You might not have thought much about your identity or identities before. You might have just thought about yourself as a person. However, when you arrive at college, you are likely to be taught that what you thought you knew about yourself was wrong.

It’s a mistake to just think about yourself as a human being. You are an “intersection” of various identities. You have a racial identity, a gender identity, a sexual orientation identity, and a religious identity, and it’s up to you to keep these all straight at all times. It’s up to you to keep track of everyone else’s identities as well, rather than simply dealing with people as though they were human beings.

Or so you may be told. Social Justice Warriors (SJWs) want you to change your experience of yourself, so that rather than just being you, you get to interpret your experience in light of these various identities.

Now, the SJWs are going to want to sell you on identity awareness, and they are going to say that it will allow you to communicate better with people who have different identities. However, they will most likely not be able to show you any studies, conducted by unbiased researchers, which show that identity awareness enhances communication.

In addition, they will likely NOT tell you the potential downsides of identity awareness.

For example, let’s say you are talking to a man. If you are being conscious of these identities, then you will have a preconceived idea of that other person, based on his gender. In effect, you will have put him into a box, or category. You will think you know something about him, but it will actually be a stereotype of him, as a man. You will be making assumptions about his experience and values, which may or may not be true.

However, it gets more complicated, because he also has a race. Let’s say he’s black. So you also have to keep track of the black “box” that you are putting him in, and all the assumptions that you’ve been taught you’re supposed to make about black people.

And that’s not all. Is he identifying as his biological gender? If so, he’s “cis”, otherwise he’s “trans”. That’s another box. Is he a member of a religion, or does he have a non-religious perspective? That’s another box. And I’m sure there are more and more boxes that a good SJW can come up with. It’s up to you to keep track of all these boxes and make sure you are treating him as the sum of his identities, rather than just a person.

But wait, there’s more. On top of that, you have all these identities as well. So it’s also necessary to be conscious of all these boxes that you are in, as you attempt to relate to someone who is in all his boxes.

And this is intended to facilitate communication. Can you see the problems with this?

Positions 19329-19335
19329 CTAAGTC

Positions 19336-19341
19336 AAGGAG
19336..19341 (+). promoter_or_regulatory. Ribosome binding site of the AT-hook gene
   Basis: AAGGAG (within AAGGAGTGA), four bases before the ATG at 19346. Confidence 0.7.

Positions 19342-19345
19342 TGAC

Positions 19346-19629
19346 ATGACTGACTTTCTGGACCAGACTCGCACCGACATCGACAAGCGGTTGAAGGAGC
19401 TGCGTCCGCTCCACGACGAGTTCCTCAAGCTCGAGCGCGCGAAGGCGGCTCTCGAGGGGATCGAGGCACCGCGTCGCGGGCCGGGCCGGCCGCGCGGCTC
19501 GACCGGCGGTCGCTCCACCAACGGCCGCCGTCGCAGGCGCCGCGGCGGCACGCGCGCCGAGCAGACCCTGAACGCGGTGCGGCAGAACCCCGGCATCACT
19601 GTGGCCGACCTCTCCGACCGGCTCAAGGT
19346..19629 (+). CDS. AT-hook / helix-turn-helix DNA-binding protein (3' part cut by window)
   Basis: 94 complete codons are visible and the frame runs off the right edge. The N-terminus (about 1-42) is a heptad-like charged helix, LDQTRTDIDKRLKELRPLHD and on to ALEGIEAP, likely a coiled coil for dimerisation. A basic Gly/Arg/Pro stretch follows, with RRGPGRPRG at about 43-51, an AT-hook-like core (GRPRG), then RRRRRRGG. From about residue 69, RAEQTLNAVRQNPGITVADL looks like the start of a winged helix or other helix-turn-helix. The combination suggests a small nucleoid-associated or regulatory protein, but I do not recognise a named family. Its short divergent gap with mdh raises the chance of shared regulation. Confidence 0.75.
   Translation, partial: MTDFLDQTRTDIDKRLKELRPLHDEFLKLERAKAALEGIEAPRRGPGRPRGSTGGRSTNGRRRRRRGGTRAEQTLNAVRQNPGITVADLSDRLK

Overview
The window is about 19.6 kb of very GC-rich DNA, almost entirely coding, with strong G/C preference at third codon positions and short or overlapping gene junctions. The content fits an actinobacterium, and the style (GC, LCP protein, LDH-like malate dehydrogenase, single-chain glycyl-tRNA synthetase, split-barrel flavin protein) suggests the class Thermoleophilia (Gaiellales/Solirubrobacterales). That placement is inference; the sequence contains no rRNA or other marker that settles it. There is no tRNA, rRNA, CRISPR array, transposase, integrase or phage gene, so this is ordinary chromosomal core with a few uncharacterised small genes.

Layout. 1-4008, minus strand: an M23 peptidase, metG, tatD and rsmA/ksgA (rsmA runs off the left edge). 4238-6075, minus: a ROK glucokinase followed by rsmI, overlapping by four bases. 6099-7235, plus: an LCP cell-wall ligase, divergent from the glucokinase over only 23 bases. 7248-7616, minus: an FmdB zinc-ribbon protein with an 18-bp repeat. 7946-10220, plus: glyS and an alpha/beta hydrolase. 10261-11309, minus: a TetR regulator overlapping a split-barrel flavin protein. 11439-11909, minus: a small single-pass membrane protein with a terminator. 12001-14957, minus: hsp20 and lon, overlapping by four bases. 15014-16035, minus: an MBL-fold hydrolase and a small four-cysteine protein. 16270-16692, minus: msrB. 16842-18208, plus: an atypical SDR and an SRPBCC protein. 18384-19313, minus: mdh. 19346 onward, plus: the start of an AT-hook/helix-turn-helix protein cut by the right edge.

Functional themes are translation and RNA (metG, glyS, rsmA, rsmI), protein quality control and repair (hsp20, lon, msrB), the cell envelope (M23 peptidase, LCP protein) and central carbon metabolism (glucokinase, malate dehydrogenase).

1. You are making identity-based assumptions about the other person, which may be wrong. Remember the saying about making an “ass” out of u and me?
  2. You have a lot to keep track of, which may make it more difficult to feel natural and at-ease.
  3. These identities tend to fix your own behavior into limited, pre-defined roles, rather than allowing the maximum flexibility.

And now I’ll tell you a story. I have spent some time in Japan, and much of this time, I was the only American white person in the room. After I had been in Japan for about 3 days, I noticed a shift in my perceptions. All of a sudden, I realized that no one looked Japanese to me anymore. This may sound strange, but it’s true.

If I looked closely at people, of course I could still see Japanese features. But just at a casual glance, they did not look Japanese. They just looked like people. The awareness of race had dropped away.

And I found that I was noticing more of the interesting, important distinctions between people. This one here smiles a lot, and nods, and looks very engaged. That one there is more still, looks more serious, but when he looks at me, there’s a deep sense of presence. And that one over there sometimes has a bit of a smirk and looks like he’s thinking about something funny.

By being less conscious of race, I naturally became more conscious of other features and behaviors, which actually were more significant than their race. So my experience was that having less consciousness of race caused better communication. And I felt more natural, as well.

I could still have some awareness and respect for Japanese culture, but in a more flexible, in-the-moment way, responding to people as people, rather than with rigidity.

As for your experience with identities, the important thing here is to think for yourself. If you were getting along just fine up until now, just being you, there is no reason to throw that out just because the SJWs have their theory of how they look at people.

The SJWs may say, “Well, the reality is that you really do have x skin color, so if you don’t identify as x skin color then you are denying reality.” However, this is false. We can acknowledge our attributes without identifying with them.

Instead of saying “I identify as x”, we can say “I have x attribute”. For example, instead of “I identify as white”, we can say “I have white skin.” Instead of “I identify as male”, we can say “I have a male body”. Instead of “I identify as atheist”, we can say “I don’t believe in god.” Instead of “I identify as Christian”, we can say “I believe in Christianity”, etc.

Our sense of identity is subjective, and no one can tell us how we should or shouldn’t identify ourselves. It is perfectly fine to say “I identify as a human being, and I have various attributes,” if this is what is comfortable to you. It’s OK not to be distracted by our attributes while communicating with others.

Avoiding the SJ identity trap becomes even more important when the SJWs bring in the concept of “privilege”. Click the link below on the right that says “Power and Privilege” to make sure you are not ensnared in this one!